The new store will be the anchor tenant in a new luxury rental building in Toronto’s north end
Toronto independent grocer The Sweet Potato is opening a second location on the ground floor of a luxury apartment rental building in the city’s north end. Tentatively scheduled to open in November, the store will be the anchor tenant in The Stack at 730 Hillsdale Avenue East.
The Sweet Potato co-founder and president Digs Dorfman says he and his management team have been working towards opening a second location for about a year. Finding the right neighbourhood was one of the priorities, he says, since it was important to replicate the feeling of its flagship store in the city’s Junction neighbourhood.
“We feel really at home in our existing space,” he says. “We have a very symbiotic relationship with the neighbourhood—we help out a lot of schools and churches, and I know a lot of the customers on a first-name basis.”
Dorfman grew up in the Bayview and Eglinton area where The Stack is located, and describes it as a “really comfortable, family-oriented” neighbourhood, offering ample foot traffic and potential customers of a similar “ethical bent” (i.e. a fondness for natural and organic foods). “We were looking for another neighbourhood that could support that type of store, and also where were thought we’d be appreciated and at home,” he says.
Aside from a Whole Foods location some distance away and some small independent green grocers, the neighbourhood is also relatively free of competition, particularly when it comes to stores espousing The Sweet Potato’s emphasis on farm-to-table food.
At just over 16,000 square feet, the new store will be similar in size to The Sweet Potato’s existing 17,000-square-foot store on Vine Avenue. It will have approximately 50 dedicated parking spaces, and employ approximately 65 full-time staff, says Dorfman.
Dorfman says he regularly receives messages from people who have moved out of the Junction pleading with him to expand into their town or neighbourhood. “The Vine [Avenue] location is pretty solid, so we started thinking about what we could do if we opened a second location and what it would look like in terms of operations, in terms of business challenges.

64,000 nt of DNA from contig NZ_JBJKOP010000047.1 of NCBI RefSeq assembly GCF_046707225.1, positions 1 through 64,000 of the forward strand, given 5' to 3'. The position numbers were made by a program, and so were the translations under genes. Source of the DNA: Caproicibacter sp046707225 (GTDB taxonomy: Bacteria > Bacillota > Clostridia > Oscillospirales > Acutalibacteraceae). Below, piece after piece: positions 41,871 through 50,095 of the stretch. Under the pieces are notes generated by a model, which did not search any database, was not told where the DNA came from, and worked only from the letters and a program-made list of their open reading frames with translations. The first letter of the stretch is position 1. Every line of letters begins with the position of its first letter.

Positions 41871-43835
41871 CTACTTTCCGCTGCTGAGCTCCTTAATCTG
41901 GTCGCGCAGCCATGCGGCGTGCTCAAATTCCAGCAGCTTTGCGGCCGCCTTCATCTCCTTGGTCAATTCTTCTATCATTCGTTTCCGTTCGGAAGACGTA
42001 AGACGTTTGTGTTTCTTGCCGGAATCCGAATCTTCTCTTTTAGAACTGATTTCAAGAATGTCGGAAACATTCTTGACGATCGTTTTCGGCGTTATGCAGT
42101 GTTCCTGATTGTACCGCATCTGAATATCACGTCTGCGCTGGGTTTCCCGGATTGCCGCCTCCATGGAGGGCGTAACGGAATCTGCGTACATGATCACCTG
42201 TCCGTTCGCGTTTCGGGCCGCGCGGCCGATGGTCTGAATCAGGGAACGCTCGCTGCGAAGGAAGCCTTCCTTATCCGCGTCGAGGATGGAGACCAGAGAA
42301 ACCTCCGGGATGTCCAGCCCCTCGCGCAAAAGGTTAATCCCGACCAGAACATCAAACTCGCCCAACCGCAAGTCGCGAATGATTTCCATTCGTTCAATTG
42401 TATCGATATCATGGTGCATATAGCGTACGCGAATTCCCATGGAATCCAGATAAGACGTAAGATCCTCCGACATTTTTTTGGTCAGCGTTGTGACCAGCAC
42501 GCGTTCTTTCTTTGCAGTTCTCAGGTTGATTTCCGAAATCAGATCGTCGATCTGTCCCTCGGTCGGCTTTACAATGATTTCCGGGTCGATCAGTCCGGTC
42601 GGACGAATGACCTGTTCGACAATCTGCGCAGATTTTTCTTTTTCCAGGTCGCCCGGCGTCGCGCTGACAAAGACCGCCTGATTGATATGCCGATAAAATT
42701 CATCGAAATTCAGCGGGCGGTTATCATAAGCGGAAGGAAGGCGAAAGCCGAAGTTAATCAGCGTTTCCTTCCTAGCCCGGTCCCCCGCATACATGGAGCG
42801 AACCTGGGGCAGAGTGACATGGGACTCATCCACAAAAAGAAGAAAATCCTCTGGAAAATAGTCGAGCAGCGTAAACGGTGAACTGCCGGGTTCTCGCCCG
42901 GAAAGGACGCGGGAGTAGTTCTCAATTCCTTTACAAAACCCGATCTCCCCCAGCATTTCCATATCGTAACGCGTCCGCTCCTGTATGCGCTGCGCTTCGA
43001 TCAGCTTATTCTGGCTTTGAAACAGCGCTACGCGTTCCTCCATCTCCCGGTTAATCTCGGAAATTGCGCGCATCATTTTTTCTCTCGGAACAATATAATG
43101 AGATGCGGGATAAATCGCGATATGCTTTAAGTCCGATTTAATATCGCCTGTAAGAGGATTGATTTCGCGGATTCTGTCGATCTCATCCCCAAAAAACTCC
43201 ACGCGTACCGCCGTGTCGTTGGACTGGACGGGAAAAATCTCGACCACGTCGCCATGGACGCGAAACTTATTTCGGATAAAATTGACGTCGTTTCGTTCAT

“One of the main motivating factors was that our mission statement, which is to provide people with natural food at the best possible prices, and provide reasonable compensation to farmers, becomes even more possible if we have a second or even a third location.”
Expansion will increase The Sweet Potato's buying power and allow it lower some of its prices, says Dorfman. “It’s going to be an adventure for us, and it actually allows us to do what we do even better, so why would we not take on the challenge?”
Dorfman says the main objective for The Sweet Potato is staying ahead of the curve when it comes to factors like sustainability. “We don’t think we’re ever going to be a giant in the industry, but we want to be at the cutting-edge and to be driving change,” he says. “If we can make it work, it pushes the bigger guys to follow suit.”
The company is currently in discussion with some vertical farm operators about a possible hybrid store/farm model, for example, and expects that all of the packaging used in its store(s) will be fully recyclable by the end of the year.
The Sweet Potato is also focusing on growing its private-label brand Fine Wholesome Goods, which is oriented around what Dorfman describes as “high-quality [products] with aggressive pricing.”
The company expects to launch between four and five product lines over the next year, and potentially even introducing some of the items produced in its kitchen in a more shelf-stable format.
The company is working with Watt International on the store design. “We’re very happy with the design we’ve come up with,” says Dorfman, who says the company has enlisted a local graphic artist to create a distinctive mural on the store’s exit corridor.